You're never quite sure which iteration of the character is talking/interacting with which iteration of the other character.

ie.- whether character A is the normal timeline guy or character A visiting the past for the third or fourth or sixth time after the past has been affected and interacting with Character B from the normal timeline or some other variation.

Plus, there's more than one time machine.

But given all that, if I "got it", they can't change the one event they wish to change in the future no matter how hard they try.

Posted by: naturalfake at January 02, 2013 03:22 PM (UgFxe)

186 >>This is it. Movies nowadays are made for idiots. I see this problem less with Foreign movies than I do with American movies.

What do you mean "nowadays"?

If you're targeting a movie for people with IQs over 125, you've just eliminated 94% of your potential audience. If you want to potentially capture 94% of the public, your target audience IQ is 75.

Damn bell curves!

I'd almost argue that if you're paying $15 just to go to a theater to see a movie you might want to question your position on said bell curve, but that aside, this largely explains the "stupid factor" prevalent in mass entertainment.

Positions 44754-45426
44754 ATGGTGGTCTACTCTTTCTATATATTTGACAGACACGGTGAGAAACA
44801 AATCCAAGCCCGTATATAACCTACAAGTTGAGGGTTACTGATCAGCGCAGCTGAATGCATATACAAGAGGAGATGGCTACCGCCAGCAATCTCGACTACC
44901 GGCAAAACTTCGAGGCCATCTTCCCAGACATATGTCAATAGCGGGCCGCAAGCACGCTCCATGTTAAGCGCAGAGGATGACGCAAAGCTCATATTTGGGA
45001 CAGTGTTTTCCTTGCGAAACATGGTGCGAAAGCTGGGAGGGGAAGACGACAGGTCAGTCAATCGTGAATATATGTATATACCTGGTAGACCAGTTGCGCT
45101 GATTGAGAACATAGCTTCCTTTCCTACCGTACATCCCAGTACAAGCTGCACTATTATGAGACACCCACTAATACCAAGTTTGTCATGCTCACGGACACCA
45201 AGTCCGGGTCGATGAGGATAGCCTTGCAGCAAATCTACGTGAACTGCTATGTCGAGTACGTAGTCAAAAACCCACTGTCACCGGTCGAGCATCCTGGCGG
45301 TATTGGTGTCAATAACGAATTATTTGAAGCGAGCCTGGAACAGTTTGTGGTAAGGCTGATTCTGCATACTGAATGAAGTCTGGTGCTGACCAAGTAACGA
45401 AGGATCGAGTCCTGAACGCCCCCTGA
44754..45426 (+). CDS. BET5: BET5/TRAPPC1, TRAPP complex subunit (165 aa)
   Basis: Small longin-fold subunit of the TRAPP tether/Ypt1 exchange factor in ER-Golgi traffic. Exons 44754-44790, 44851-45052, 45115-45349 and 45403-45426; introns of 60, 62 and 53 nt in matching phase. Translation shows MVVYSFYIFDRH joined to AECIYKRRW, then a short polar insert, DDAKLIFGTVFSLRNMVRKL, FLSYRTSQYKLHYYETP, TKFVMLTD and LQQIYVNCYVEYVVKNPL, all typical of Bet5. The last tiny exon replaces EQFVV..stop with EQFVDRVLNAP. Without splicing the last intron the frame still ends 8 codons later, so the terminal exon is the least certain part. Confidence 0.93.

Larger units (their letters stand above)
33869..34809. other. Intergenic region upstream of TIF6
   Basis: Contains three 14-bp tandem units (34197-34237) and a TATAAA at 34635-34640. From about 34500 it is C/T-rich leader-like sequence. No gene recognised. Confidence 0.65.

The bigger the budget, the bigger your needed return, meaning the bigger your target audience has to be. This is why blockbuster movies are invariably big, loud, dumb, and formulaic.

Posted by: looking closely at January 02, 2013 03:22 PM (PwGfd)

187 Angry TKs - Scanners and Carrie.
Posted by: Anna Puma (+SmuD) at January 02, 2013 03:13 PM (TCGmg)



I'm cautiously optimistic about the remake of Carrie.

It's probably been done, but the only realistic time travel premise to me is information. That is, you can send messages backwards in time as long as you have a receiver. I think that'd make for an interesting story or two. Alas, not a movie so much.
Posted by: AmishDude at January 02, 2013 02:49 PM (T0NGe)



Try The Tomorrow Code, though that's a book and not a movie. Two kids find messages, start to decode them and realize they are from the future. Not a classic by any means but it does play fair with the rules of its own universe.